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Radio Advertising: What Are They Really Selling?
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Radio Advertising: What Are They Really Selling?

There used to be a time when radio sales jobs were hard to come by. In the fifties, sixties and seventies sales reps working at top stations drove new Cadillacs, wore expensive suits, used a healthy dollop of BrylCreem in their hair and sold most of their station's inventory at the very beginning of the year. The rest of the time going on an appointment meant a three martini client lunch and counting commissions. There also weren't many women in the business. And all revenue came from straight spot sales, ie:, from selling air time.

Times have changed. First came the down economy 1989. Businesses by and large were cutting back on their advertising budgets in general. In order to compensate, radio stations put a huge emphasis on requiring reps to get new business on the air. This meant find accounts that had never used radio before and poaching clients from other radio stations. The days of the sloppy three martini lunches were long gone.

Around 2000 the internet came online and was obviously here to stay. Radio stations quickly saw selling banners as a new stream of revenue. So, they all built web sites. Some even formed special internet sales forces. Clients wanted to be online because they heard the internet was going to be big and thought a banner on their radio station's web site was crucial to their success. Most businesses did not even have their own web sites yet. Nobody was looking at metrics. To radio stations it was an "if we build it, they will come" atmosphere.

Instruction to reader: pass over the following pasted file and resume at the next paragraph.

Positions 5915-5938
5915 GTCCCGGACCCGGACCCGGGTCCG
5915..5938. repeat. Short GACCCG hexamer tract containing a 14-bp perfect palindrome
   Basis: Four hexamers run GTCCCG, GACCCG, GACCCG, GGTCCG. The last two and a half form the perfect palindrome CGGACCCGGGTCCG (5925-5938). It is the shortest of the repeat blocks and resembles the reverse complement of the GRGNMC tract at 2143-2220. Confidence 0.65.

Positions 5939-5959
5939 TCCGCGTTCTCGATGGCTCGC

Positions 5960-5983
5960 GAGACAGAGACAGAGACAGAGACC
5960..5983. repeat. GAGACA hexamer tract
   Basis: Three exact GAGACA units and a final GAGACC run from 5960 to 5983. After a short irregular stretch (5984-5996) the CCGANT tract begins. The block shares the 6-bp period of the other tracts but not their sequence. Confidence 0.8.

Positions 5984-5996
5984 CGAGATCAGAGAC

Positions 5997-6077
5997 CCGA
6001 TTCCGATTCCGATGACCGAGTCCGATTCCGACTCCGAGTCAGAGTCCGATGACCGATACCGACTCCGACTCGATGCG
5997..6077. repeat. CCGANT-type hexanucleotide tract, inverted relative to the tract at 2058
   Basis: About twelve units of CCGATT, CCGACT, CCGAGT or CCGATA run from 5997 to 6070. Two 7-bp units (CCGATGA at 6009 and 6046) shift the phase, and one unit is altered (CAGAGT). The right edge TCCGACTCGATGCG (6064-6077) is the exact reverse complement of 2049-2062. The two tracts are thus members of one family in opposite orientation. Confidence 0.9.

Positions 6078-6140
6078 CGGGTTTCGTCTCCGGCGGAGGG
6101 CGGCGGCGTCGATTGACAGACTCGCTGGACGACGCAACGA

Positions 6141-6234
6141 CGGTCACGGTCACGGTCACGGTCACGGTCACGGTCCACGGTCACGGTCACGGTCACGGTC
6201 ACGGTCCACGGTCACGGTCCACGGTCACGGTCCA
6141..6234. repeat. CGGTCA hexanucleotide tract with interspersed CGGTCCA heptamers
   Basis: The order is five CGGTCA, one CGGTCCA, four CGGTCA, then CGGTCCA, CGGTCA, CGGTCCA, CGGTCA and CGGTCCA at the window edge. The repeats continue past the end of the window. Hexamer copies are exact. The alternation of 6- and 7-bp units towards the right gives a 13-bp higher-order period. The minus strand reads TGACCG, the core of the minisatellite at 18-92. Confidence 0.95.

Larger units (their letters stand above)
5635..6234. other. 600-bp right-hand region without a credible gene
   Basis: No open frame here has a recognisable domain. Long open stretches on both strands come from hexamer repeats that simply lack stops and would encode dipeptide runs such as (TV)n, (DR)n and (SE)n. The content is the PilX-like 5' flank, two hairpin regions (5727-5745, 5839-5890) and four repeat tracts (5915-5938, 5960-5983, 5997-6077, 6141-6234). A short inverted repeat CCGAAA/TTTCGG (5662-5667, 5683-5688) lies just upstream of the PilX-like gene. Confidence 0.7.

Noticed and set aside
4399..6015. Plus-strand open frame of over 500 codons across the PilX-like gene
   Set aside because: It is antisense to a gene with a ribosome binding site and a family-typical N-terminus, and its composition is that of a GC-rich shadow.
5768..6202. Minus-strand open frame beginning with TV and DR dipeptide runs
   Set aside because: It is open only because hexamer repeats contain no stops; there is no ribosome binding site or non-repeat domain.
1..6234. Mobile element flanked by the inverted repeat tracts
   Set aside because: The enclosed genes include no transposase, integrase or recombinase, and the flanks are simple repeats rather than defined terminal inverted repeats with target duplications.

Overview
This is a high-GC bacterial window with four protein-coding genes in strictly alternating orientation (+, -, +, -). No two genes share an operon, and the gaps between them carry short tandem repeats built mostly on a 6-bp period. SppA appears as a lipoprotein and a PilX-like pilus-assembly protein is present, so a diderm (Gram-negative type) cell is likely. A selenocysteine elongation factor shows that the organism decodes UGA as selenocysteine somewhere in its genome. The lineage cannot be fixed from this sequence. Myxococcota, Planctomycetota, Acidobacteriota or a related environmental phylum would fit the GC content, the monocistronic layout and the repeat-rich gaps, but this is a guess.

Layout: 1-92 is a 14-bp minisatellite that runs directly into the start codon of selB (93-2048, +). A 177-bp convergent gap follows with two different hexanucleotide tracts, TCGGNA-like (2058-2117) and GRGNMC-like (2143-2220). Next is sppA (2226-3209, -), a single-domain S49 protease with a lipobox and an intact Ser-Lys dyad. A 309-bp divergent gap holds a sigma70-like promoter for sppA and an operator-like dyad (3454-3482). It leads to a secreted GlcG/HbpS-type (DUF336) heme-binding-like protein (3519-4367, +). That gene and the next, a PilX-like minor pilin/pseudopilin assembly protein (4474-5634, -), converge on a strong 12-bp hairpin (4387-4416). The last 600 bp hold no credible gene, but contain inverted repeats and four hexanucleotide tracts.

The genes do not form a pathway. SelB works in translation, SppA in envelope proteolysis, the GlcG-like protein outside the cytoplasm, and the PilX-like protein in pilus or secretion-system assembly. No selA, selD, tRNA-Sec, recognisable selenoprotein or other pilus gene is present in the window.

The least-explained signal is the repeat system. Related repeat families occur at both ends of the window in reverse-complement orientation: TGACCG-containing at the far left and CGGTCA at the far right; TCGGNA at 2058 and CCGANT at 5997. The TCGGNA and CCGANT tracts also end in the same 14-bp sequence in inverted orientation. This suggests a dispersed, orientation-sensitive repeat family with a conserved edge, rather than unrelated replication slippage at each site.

For a while that internet strategy worked. A lot of it was fueled by the Dot Com boom. These well funded but poorly managed disasters would buy anything, and lots of it. But when venture capitalists woke up to find they were funding Romper Rooms for inexperienced ego-maniac twenty-somethings, they pulled back their money. And that's when banner advertisers got nervous and canceled their contracts with radio station web sites.

Having tasted the wine, stations still tried to sell stand alone banners to no avail. So sales managers started requiring a banner be sold with every air time sale. In the industry it was called asking a client "if they want fries with their burger?" Nobody did. Banners frequently became added value as part of a radio deal. Management was beside themselves. Corporate shelled out a lot to build these web sites and all were making the same big sucking sound.

Mid-decade radio stations started looking to events to offset their lofty financial goals. Events were great because stations could sell all kinds of on site signage, sampling and display space along with a symbolic radio schedule packaged in. Even if a radio station had a lot of shortcomings, a good event with enough people could make the sale. So stations stepped up the amount of events they did per year. Again, radio was getting away from itself.

The problem was to do a good event took months of planning, up front costs and no guarantee the station will at least break even. So many radio stations moved further away from selling air time and began promoting other people's seminars.